On Sept. 1 – 3, I had the extraordinary opportunity to speak at UCLA Medical school three nights in a row, sharing my inspiring narcolepsy journey with 120 first-year medical students and a dozen faculty members. The first-year students were just days into their medical education – energetic and eager to learn!
I spoke as part of the students’ required “Home Visits Program”, in which patients and families from the community volunteer to share what it’s really like to live day-to-day with a serious health condition. I’d spoken at UCLA medical school in January 2014, so I was thrilled to be invited back.
To arrive at UCLA by 5:00 p.m., I adjusted my work schedule to leave work by 3:30 p.m. My boss was SO supportive. As I left work the first day, my boss said, “I’d wish you luck, but you don’t need it. So just keep being awesome.”
Keep being awesome. Her words kept me smiling for the cross-city trek from City of Hope to UCLA.
Arriving at UCLA, I wasn’t nervous at all. I love speaking to medical students. I was about their age when my symptoms developed and had somewhat of a similar “life-trajectory” planned for myself. I like to think this helps the students empathize with my story and understand just how unwelcome narcolepsy was at this stage of my life.
One faculty member, Dr. Goldenhersh, shared this kind comment after my presentation:
“Julie’s presentation was educational and inspirational. Her candor provided us a unique window into the personal day-to-day struggles, triumphs, and many ‘ripple effects’ of dealing with narcolepsy and cataplexy. Her self advocacy is to be greatly applauded. This was a learning experience for both medical students and seasoned physicians.” – Margaret J. Goldenhersh, M.D.
On the last night, I mentioned the Spoon Theory. None of the med students had heard of it, so I explained and by the end of the presentation, everyone was talking in spoons! Yay. Sometimes it seems that medical professionals and patients speak different languages. The Spoon Theory is an amazing tool to bridge this gap, so even if the students learned nothing else from me, this will be a meaningful tool to help them help patients in the future.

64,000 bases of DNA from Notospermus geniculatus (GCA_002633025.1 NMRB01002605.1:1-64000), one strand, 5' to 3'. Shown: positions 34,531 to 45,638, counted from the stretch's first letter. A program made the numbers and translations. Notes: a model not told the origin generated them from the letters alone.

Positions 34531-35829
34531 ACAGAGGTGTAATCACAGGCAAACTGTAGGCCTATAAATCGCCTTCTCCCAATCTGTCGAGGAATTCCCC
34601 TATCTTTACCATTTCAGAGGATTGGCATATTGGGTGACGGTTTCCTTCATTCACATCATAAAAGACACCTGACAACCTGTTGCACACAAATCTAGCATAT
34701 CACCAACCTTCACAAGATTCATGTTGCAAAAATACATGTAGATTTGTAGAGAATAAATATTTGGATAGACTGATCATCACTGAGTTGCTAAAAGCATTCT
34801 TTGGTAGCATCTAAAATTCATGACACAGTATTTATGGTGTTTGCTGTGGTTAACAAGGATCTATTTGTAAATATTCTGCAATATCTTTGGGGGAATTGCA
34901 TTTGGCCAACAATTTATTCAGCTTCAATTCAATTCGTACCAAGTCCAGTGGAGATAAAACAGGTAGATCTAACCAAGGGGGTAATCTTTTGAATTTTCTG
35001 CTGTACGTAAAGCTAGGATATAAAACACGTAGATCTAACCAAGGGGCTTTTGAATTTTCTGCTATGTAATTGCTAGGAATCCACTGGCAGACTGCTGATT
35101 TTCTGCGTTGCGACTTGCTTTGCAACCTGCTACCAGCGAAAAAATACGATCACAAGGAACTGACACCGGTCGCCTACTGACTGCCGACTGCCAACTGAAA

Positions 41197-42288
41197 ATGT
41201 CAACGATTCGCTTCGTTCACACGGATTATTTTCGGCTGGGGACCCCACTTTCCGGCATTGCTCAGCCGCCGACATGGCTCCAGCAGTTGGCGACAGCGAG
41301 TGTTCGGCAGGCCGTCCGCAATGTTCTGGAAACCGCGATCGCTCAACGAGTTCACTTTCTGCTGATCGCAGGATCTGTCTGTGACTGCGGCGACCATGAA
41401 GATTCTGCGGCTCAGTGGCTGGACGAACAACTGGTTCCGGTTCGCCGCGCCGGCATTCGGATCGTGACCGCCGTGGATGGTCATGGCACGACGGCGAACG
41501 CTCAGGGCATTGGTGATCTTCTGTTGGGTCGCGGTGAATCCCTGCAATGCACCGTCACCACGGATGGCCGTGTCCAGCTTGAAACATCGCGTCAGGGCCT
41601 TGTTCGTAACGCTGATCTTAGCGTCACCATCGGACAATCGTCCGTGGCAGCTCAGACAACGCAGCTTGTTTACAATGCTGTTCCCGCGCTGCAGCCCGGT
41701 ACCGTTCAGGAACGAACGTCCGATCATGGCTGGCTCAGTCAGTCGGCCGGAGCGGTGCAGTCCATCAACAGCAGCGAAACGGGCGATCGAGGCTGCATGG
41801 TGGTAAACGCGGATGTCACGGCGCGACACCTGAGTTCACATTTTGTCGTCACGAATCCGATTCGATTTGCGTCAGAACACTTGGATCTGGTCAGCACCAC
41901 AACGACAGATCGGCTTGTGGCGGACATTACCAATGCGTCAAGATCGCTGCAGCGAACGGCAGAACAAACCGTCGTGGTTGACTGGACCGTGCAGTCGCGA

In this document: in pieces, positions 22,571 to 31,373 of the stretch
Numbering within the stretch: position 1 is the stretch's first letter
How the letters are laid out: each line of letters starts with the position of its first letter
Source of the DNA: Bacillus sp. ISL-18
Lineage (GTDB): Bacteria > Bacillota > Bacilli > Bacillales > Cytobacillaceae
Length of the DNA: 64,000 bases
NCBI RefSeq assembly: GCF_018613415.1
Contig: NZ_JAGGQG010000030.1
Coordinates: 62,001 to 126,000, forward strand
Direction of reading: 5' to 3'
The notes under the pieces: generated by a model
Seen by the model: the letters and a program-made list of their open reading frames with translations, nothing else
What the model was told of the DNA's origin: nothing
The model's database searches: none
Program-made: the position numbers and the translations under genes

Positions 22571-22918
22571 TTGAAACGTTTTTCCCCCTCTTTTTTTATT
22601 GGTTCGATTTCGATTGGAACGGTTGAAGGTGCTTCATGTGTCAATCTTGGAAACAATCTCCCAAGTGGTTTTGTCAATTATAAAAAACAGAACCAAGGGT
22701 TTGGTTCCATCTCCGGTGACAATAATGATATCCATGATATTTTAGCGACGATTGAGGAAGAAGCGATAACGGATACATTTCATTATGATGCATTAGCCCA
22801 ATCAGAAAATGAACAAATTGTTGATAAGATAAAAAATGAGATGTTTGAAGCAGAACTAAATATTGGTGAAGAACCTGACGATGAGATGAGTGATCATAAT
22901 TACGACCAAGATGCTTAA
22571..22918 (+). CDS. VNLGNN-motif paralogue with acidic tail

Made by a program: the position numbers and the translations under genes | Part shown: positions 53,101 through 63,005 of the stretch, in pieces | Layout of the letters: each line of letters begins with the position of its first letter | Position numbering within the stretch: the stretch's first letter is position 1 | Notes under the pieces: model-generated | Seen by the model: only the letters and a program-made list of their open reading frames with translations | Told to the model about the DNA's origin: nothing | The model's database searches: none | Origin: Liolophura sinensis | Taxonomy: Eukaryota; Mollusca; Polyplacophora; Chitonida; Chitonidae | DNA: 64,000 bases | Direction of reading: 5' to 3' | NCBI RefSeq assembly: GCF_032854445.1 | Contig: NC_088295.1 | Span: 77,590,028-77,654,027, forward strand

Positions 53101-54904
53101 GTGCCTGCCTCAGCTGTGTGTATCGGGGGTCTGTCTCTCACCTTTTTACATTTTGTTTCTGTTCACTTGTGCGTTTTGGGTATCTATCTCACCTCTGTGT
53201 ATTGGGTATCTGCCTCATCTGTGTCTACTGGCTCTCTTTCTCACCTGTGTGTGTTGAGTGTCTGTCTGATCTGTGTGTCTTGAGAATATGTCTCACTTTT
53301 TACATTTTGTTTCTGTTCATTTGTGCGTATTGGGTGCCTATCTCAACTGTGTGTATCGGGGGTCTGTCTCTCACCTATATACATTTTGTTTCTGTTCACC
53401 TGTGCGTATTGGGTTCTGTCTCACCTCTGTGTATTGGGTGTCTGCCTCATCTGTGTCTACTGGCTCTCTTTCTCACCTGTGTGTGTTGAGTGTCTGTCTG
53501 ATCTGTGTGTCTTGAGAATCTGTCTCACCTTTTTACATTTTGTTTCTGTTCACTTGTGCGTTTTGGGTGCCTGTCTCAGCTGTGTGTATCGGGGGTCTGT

Speaking of spoons, the commute to and from UCLA took a lot of my “spoons” last week. I got home after 8:00 p.m. each night to eat dinner before crashing into bed. In any free moments, I was also finalizing preparations for Project Sleep’s Sleep Walk Tampa Bay with my amazing volunteer event team in Florida. The event took place on Saturday, Sept. 5 and was a HUGE success with over 100 attendees! I mention this just to give a snap-shot of what it’s like for me to work full-time, run Project Sleep and do speaking engagements.
I’d be lying if I said I wasn’t totally exhausted by the end of last week, but it was all well worth it. There is nothing I love more than speaking. Seeing medical students’ eyes well up with tears. Having faculty members approach me to say how much they’d learned. I walked away each night knowing I’d changed perceptions. These are the moments I live for.
We still have a long way to go in educating health professionals about narcolepsy, sleep disorders and sleep health, but I’m extremely proud of this ripple of change we’ve started at UCLA Med School.
All of this is thanks to Monika, the program coordinator extraordinaire, who welcomed me back to speak this year. She listened to my presentations all three nights and yet was genuinely excited and actively engaged each time. Monika, you have such intoxicating positive energy and a huge empathetic heart. You’ve done more for our community than I could ever express. Thank you!
Upcoming Speaking Engagements:
- Stanford Medicine X Conference 2015 – Sept. 26, 2015
- UCLA Medical School Second Year Students – Sept. 29, 2015